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Robert Murray

CALIFORNIA | LOCAL
May 16, 1998 | KATE FOLMAR
Residents with opinions on what kind of city manager should lead Thousand Oaks into the next century are invited to share their thoughts at the City Council meeting Tuesday. Robert Murray, a vice president with the David M. Griffith & Assoc. search firm, will present a report to the council detailing the results of his interviews with elected leaders, top city staff members and employees' unions about Thousand Oaks' search for a new city manager.
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HEALTH
September 12, 2011 | By Michelle Andrews, Special to the Los Angeles Times
Treating skinned knees and stomachaches is part of the drill at any school nurse's office or school-based health center. But healthcare providers at these sites do much more than treat everyday aches and pains: They give checkups and vaccinations, make sure kids take their insulin shots and antidepressants on time, and teach them how to manage chronic conditions such as asthma. School-based health centers go beyond the services of a school nurse. They are clinics that provide primary care to students, and often mental health and dental care as well.
CALIFORNIA | LOCAL
May 20, 1998 | KATE FOLMAR, TIMES STAFF WRITER
Someone experienced, evenhanded, apolitical, fiscally conservative and good with the public. On Tuesday night, those were the qualities residents said they desire in Thousand Oaks' next city manager. "This is a helluva great city. It should be a plum of an assignment," said resident Raul Gutierrez, who said he wanted to see a city manager similar to Grant Brimhall, who retired from the post in February after serving for 20 years.
NEWS
September 19, 2012 | By Neela Banerjee, This post has been corrected, as indicated below.
WASHINGTON -- On Wednesday, the Mitt Romney campaign released an ad spotlighting President Obama's putative "War On Coal," despite a controversy in Ohio about the coal miners' rally featured in the spot. In the ad, Romney appears on a stage before rows of hard-hatted miners, their faces smudged with coal dust, as he says, “We have 250 years of coal. Why wouldn't we use it?” The rally was held last month in Beallsville, Ohio, thick with miners from the Century coal mine, owned by Murray Energy, a major donor to Republican causes.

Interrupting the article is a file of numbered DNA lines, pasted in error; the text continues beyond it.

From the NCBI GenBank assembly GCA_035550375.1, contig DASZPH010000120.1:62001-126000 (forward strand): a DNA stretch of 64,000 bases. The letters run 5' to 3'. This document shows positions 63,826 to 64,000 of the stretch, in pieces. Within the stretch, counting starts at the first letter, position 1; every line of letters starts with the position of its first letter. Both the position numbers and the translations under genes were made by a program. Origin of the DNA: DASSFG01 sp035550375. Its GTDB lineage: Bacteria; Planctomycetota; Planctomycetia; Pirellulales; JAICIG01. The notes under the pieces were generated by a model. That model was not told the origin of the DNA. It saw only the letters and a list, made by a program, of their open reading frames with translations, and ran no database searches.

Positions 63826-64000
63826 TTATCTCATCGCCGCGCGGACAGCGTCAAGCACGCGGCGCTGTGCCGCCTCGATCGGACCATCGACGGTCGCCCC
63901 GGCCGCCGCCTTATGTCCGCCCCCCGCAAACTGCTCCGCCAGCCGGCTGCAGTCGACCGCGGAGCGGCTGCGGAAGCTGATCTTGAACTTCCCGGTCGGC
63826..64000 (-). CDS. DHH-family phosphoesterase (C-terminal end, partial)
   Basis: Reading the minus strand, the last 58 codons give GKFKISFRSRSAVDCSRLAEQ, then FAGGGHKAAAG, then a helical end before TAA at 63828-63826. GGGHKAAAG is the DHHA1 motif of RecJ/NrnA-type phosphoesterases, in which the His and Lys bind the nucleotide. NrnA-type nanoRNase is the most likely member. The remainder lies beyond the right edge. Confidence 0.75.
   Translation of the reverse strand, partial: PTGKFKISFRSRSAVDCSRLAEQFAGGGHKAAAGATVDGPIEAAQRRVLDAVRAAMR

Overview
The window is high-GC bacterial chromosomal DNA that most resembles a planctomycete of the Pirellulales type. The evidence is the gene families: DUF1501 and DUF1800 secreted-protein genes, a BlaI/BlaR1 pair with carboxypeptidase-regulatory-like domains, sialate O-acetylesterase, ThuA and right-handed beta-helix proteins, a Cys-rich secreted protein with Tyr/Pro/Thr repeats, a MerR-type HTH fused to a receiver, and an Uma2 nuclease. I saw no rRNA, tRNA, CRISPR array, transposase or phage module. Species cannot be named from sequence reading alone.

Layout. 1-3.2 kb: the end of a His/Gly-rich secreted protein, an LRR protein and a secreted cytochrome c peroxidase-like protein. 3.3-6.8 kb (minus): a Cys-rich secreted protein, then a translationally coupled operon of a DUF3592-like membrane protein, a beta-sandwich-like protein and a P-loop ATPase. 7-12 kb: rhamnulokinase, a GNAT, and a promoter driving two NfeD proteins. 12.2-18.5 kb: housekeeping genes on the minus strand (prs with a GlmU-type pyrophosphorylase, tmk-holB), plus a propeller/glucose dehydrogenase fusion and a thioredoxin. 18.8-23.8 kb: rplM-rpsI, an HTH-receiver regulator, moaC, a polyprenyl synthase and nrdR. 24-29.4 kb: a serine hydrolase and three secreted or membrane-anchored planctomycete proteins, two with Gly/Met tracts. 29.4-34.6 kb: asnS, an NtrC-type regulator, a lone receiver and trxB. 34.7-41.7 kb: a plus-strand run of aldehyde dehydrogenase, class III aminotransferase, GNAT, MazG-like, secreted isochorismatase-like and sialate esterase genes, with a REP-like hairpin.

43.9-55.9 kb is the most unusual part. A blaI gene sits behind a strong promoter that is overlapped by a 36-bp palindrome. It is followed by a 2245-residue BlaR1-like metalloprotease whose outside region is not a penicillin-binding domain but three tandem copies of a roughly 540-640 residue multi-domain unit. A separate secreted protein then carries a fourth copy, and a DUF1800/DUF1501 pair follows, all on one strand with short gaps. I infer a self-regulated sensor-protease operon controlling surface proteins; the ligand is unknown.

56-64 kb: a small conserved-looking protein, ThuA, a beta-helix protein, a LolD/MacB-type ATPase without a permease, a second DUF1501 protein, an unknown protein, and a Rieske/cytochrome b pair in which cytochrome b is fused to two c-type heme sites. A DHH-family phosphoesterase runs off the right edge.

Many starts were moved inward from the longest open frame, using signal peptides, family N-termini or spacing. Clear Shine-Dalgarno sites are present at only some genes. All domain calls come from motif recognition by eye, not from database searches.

CALIFORNIA | LOCAL
September 23, 1992 | DOUG McCLELLAN
Thousand Oaks City Manager Grant Brimhall is expected to answer a critic of the city's multimillion-dollar redevelopment program at tonight's meeting of a citizens group. The Citizens Q of L Action Alliance, founded by City Councilwoman Elois Zeanah, will meet at 7:30 p.m. at the Newbury Park Library on Borchard Road.
NEWS
August 29, 2012 | By Neela Banerjee, This post has been updated.
WASHINGTON -- Employees of a major coal industry donor to Republican causes have raised complaints about their participation in an event earlier this month organized for GOP presidential candidate Mitt Romney in the crucial swing state of Ohio. Several miners at Murray Energy's Century coal mine in Beallsville, Ohio, contacted a nearby morning talk radio host, David Blomquist, over the last two weeks to say that they were forced to attend an Aug. 14 rally for Romney at the mine. Murray closed the mine the day of the rally, saying it was necessary for security and safety, then docked miners the day's pay. Asked by WWVA radio's Blomquist about the allegations on Monday's show, Murray chief operating officer Robert Moore said: “Attendance was mandatory but no one was forced to attend the event.” The Century mine is owned by Robert Murray, an enthusiastic Romney supporter and major contributor to the Republican Party on his own and through Murray Energy, one of the largest private coal companies in the U.S. Murray and his wife have given Republican candidates a total of $471,185 since the 2008 election, including the maximum of $5,000 each to Romney this year, according to the Center for Responsive Politics.
NEWS
January 22, 1992 | KATHLEEN DOHENY
According to a survey compiled by the National Center for Health Statistics: * Americans sniffled through nearly 61.5 million colds in 1990. * The average annual odds of catching a cold are about 1 in 4. * When it comes to colds, preschoolers are the biggest germ-mongers. For every 100 children under 5 surveyed, 65 had contracted a cold. Middle-agers (defined as ages 45-64) are the least likely, with only 14 of every 100.
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